English alternative rock band Muse released their new album, The 2nd Law throughout most of the world on September 28 and in North America on October 2, 2012, receiving reviews with varying levels of criticism directed toward the ever-changing, always-evolving musical stylings of Muse.
The album starts off on a theatrical kick with “Supremacy.” The song is well-produced and makes for an excellent opening track, featuring a wonderful symphony and the familiar and charming vocals brought to you by Matt Bellamy.
Next up is “Madness,” which has become apparent to me as the one most often featured on the radio as Muse’s most recent single. It’s soothing, but builds interest, picking up as Bellamy sings out. Calm, yet catchy. The song is both reflective and melancholic, and synthesizers keep it modern and with the times, but it isn’t in any way overbearing. It is balanced.
To follow, Muse presents a track entitled “Panic Station,” which can be summed up in a single word: funky. It’s unprecedented, and in general feels out of place on the record.
Next is the album’s first single and its prelude, deemed the official song of the London Olympics, “Survival” is theatrical in every aspect, and intend to get people pumped to cheer on their teams at the summer games. Too bad this tracks misses the mark now that the games are over.
“Follow Me” starts out haunting, with Bellamy’s voice resonating in the listeners’ attentive ears. The song starts slow, with a beautiful arrangement of strings, but builds up with the addition of synthesizers. In addition, the band factors in a touch of dubstep about halfway through. Drums by Dom Howard beat in synch with your heart and make it race in excitement, acting as the pulse keeping you alive.
“Animals” is chilling. Each instrument joins in turn, including guitar riffs reminiscent of Santana, playing all over the fretboard, and can we just take a second to appreciate that finger picking? Chris Wolstenholme creates an interesting bass line, using distortion during select parts. Overall, excellent.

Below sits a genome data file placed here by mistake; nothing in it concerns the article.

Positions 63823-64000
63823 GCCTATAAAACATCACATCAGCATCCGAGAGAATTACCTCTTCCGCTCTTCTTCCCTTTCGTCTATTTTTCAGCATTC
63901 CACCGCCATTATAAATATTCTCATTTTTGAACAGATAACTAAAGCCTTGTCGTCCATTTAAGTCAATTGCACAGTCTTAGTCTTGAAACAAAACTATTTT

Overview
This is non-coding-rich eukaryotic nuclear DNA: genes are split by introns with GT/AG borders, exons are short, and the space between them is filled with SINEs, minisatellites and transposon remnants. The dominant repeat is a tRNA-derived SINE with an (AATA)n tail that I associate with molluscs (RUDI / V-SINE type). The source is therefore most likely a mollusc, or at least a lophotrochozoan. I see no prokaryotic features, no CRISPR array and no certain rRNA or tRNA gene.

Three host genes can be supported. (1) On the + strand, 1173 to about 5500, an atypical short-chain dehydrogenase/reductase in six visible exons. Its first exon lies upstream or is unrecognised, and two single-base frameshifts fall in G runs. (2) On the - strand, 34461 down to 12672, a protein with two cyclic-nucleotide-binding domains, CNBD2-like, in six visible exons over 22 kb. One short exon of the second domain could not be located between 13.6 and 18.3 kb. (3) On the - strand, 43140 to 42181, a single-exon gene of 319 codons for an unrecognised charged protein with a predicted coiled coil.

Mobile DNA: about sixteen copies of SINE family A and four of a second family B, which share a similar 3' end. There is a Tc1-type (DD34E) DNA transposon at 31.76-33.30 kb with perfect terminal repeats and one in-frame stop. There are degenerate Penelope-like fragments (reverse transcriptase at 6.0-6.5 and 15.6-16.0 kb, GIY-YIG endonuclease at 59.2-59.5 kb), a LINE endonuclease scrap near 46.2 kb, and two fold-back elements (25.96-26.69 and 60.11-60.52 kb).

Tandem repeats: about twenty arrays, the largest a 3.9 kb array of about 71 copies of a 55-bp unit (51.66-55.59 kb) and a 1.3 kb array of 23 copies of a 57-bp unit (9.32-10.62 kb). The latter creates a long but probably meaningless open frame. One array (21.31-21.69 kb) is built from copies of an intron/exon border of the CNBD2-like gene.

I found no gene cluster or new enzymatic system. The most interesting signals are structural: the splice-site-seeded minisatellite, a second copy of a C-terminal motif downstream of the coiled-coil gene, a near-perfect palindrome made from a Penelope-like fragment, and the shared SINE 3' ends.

Next we have “Explorers.” It’s fun and nostalgic, reminiscent of your favorite childhood storybook the way it starts out with fingers fluttering across a keyboard. The song features a graceful crescendo and a subtle use of vocal harmonies in the background. In the latter portion, Bellamy belts out the lyrics with conviction before slowing down to close the song, the final phrase telling the listener to “go to sleep” the perfect resolution.
There’s another song called “Big Freeze” that’s upbeat, with another bass line I can’t help but fall in love with. And check out that guitar. There’s an incredible riff around 3:40 with a little crunch to it.
Speaking of Wolstenholme, The 2nd Law contains two songs composed and sung by the bassist, reportedly about his battle with alcoholism. “Save Me” is stunning. It starts out slow, and I swear I hear the chorus effect in there somewhere. A few simple strums transgresses into a series of notes played finger style. All of a sudden there’s a burst, an eruption of sound; it’s theatrical. “Liquid State” is heavier, teeming with that distortion and crunch we all know and love. Certain parts of it remind me of The Resistance, but overall, it’s new. With his unique and personal lyrical style, Wolstenholme is able to add his own flavor to The 2nd Law.
Following Wolstenholme’s two tracks, we have one called “Unsustainable” composed primarily of, well, dubstep. If that’s your thing, go for it. If not, skip it.
The closing track is entitled “Isolated System.” It starts out sounding like the opening theme for a game relating to a psychiatric hospital of some sort. Enter the various radio broadcasts. The bass and drums begin to work together, empowering each other, leading to the ultimate lift before the song and album fades out, leaving you with one last broadcast: “In an isolated system, entropy can only increase.”
Overall, The 2nd Law was good, hitting only a few minor speed bumps. Muse is evolving, their sound ever-changing as it should be, because that’s what music is, isn’t it? Always changing.
Written by Paula Mirando